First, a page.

SEOUL • A South Korean ferry that sank nearly three years ago, killing more than 300 people - most of them teenagers on a school trip - was raised to the surface yesterday.
It was an emotional moment for families still looking for their missing children and a step towards closing one of the most traumatic episodes in South Korea's history.
Mr Lim Won Yo, 55, father of Yo Han, a student victim from Danwon High School, said his heart was pounding as he watched the ferry being lifted above water.
"But at the same time, I am frustrated. Nothing has been done for the past three years and now finally the ferry is being salvaged. If it was this easy, why has it not been salvaged for the past years? Why only now?" he said.
The ferry, the 6,825-ton Sewol, capsized and sank off the south-western tip of South Korea on April 16, 2014. The accident was the country's worst catastrophe in decades and contributed to the recent ouster of president Park Geun Hye.
The ferry went under while teenagers trapped inside sent text messages asking for help that never came or saying goodbye to their families.
A months-long underwater search of the ferry ended after 295 bodies were recovered. Nine people who were on board remain missing, including four students and two teachers from Danwon High School in Ansan, south of Seoul.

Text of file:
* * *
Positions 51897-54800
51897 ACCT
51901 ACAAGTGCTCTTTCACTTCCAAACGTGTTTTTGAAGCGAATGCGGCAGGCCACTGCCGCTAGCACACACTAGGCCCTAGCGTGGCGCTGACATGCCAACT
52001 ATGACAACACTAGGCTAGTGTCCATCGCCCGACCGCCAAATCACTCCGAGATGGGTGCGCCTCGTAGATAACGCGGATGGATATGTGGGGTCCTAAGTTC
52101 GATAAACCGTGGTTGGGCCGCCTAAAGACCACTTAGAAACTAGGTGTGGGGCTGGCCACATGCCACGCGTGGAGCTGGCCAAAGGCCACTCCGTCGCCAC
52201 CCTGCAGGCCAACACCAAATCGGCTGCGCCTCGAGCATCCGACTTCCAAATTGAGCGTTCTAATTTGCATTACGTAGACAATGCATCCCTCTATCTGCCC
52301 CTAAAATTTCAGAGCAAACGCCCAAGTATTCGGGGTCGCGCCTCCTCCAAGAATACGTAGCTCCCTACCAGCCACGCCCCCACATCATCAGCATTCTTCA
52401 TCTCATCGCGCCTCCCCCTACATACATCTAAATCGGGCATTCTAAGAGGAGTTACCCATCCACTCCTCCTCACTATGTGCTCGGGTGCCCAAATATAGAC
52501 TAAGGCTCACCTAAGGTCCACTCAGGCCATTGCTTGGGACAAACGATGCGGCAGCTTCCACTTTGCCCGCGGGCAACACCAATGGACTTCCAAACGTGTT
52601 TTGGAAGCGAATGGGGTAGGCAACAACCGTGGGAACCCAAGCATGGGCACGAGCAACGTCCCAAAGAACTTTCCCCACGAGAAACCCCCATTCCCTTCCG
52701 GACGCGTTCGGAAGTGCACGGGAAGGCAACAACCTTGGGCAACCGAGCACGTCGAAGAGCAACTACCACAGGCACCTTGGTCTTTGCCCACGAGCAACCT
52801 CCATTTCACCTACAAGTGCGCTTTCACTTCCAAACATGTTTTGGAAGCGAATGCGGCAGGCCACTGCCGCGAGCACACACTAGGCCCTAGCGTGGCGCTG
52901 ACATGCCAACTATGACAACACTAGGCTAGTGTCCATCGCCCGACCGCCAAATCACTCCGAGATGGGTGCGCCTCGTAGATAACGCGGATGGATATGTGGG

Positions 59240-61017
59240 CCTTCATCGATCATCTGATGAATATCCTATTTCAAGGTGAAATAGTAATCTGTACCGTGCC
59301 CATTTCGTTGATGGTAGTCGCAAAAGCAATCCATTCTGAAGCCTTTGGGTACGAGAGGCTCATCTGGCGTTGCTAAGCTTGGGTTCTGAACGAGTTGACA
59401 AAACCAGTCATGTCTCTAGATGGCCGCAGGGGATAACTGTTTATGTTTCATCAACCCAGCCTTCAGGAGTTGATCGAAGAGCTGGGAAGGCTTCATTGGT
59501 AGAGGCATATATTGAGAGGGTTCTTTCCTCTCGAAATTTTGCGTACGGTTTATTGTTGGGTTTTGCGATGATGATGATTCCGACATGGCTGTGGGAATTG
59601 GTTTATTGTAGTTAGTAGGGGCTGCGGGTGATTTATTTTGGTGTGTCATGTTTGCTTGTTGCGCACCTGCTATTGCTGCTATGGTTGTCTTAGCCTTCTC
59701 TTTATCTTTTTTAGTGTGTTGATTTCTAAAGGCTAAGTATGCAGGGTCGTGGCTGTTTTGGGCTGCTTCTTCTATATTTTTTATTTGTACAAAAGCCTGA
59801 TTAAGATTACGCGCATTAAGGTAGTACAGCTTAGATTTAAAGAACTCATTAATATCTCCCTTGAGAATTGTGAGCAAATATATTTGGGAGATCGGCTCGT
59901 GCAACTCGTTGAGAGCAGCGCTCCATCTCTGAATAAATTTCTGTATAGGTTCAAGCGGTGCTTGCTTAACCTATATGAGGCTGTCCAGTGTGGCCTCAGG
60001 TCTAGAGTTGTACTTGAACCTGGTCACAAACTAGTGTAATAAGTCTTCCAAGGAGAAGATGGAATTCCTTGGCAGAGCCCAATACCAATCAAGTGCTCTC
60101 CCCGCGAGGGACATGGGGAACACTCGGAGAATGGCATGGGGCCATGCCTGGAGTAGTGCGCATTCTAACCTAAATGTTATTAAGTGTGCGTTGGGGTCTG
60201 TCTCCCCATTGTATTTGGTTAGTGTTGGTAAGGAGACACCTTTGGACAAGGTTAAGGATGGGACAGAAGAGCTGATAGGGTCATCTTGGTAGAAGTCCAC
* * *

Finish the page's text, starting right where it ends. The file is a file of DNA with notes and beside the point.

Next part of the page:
Of the 324 students from the school on board for a field trip, 250 drowned. Bereaved families have demanded that the ferry be salvaged, hoping that the bodies of the missing would be found inside. They also hoped that the wreckage would reveal more clues as to what caused the ferry to sink.
Government investigators have blamed overloading, the ferry's structural imbalance and poor decisions by the crew for the disaster.
In 2015, the government announced plans to raise the ferry, contracting a consortium of Chinese and South Korean salvage crews for the US$76 million (S$106 million) operation. Their work has been painstakingly slow because of strong currents, frequent periods of bad weather, poor underwater visibility and the complicated engineering manoeuvres needed to raise the ferry, which was lying on its side about 40m below the surface.
Divers spent months placing 33 lifting beams underneath the ferry and tying cables to both ends. After days of testing, two salvage barges began pulling up the cables on Wednesday, raising the ferry slowly.
By yesterday morning, its mud-covered, rusting hull broke through the surface, and workers began fastening the ferry to the barges.
Family members of the victims watched the operation overnight from a government ship.
"I shouted when I saw the ferry being revealed above the water, thinking that my child can finally return home," said Ms Lee Keum Hui, mother of student victim Jo Eun Hwa, on the ship some 1.7km away from the scene.
In the next couple of weeks, the ferry will be transferred to a semi-submersible vessel, which will lift it out of the water completely and carry it to Mokpo, a port 87km away. There, officials will conduct a thorough search.
NYTIMES, KOREA HERALD/ASIA NEWS NETWORK